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Why Let the Facts Spoil Your Beliefs


In his New York Times column today, Nicholas D. Kristof offers some thoughts that should chill the hearts of any of us whose work involves trying to make convincing, cogent, and well-fashioned arguments that are meant to persuade people to think or behave differently. As he writes, “…there’s pretty good evidence that we generally don’t truly want good information — but rather information that confirms our prejudices. We may believe intellectually in the clash of opinions, but in practice we like to embed ourselves in the reassuring womb of an echo chamber.”

Kristof says this problem is being exacerbated by the decline of the traditional news media, where, like it or not, we’re exposed to more than just the things we want to read or know about.  Instead, more of us rely on self-selected online sources that provide “news and opinions that we care most about.”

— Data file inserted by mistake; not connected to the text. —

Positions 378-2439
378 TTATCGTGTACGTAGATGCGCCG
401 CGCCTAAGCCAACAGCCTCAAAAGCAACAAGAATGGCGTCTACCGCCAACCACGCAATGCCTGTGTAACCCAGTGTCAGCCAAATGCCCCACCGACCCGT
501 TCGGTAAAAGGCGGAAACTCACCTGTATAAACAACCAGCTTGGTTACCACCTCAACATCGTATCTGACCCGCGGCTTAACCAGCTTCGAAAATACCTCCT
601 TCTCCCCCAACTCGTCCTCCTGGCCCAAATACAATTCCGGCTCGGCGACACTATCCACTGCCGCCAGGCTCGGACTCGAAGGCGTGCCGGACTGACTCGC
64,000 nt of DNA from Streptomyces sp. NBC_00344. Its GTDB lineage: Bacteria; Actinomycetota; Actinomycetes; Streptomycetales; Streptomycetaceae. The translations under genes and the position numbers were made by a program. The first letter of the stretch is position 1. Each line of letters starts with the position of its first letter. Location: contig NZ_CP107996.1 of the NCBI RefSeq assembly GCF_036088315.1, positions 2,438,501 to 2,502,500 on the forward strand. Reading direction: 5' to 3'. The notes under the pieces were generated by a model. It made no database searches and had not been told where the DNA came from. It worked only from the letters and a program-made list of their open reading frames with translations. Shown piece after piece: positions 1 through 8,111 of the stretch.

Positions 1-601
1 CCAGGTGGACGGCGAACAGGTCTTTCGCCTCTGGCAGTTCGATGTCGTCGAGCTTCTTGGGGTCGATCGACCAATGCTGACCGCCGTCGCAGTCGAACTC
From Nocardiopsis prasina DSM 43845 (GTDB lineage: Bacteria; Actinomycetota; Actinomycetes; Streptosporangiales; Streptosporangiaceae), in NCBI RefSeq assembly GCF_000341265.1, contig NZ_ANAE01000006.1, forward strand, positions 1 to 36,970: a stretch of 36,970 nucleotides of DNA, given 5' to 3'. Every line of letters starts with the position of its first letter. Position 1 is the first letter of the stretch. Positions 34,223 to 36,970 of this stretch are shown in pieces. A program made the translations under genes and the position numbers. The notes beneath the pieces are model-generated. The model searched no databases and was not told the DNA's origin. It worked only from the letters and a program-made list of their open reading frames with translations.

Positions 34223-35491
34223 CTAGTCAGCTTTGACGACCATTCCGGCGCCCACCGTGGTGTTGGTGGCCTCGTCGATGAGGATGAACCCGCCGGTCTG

Kristof adds that “this self-selected ‘news’ acts as a narcotic, lulling us into a self-confident stupor through which we will perceive in blacks and whites a world that typically unfolds in grays.”

If all that isn’t disturbing enough, also upsetting are findings from a study he cites.  The study found that when Republicans and Democrats were offered  “neutral” political research, respondents said what they most wanted were “intelligent arguments that strongly corroborated their pre-existing views.” At the same time, “there was little interest in encountering solid arguments that might undermine one’s own position.”

Kristof’s “solution,” if you can call it that, is less than perfect.  But it does make sense: “The only way forward,” he says “is for each of us to struggle on our own to work out intellectually with sparring partners whose views we deplore. Think of it as a daily mental workout analogous to a trip to the gym; if you don’t work up a sweat, it doesn’t count.”

Hey, I don’t know about you, but I agree with him.

Photo from  sokabs on Flickr.com. Used with gratitude under a Creative Commons license. Click for terms.

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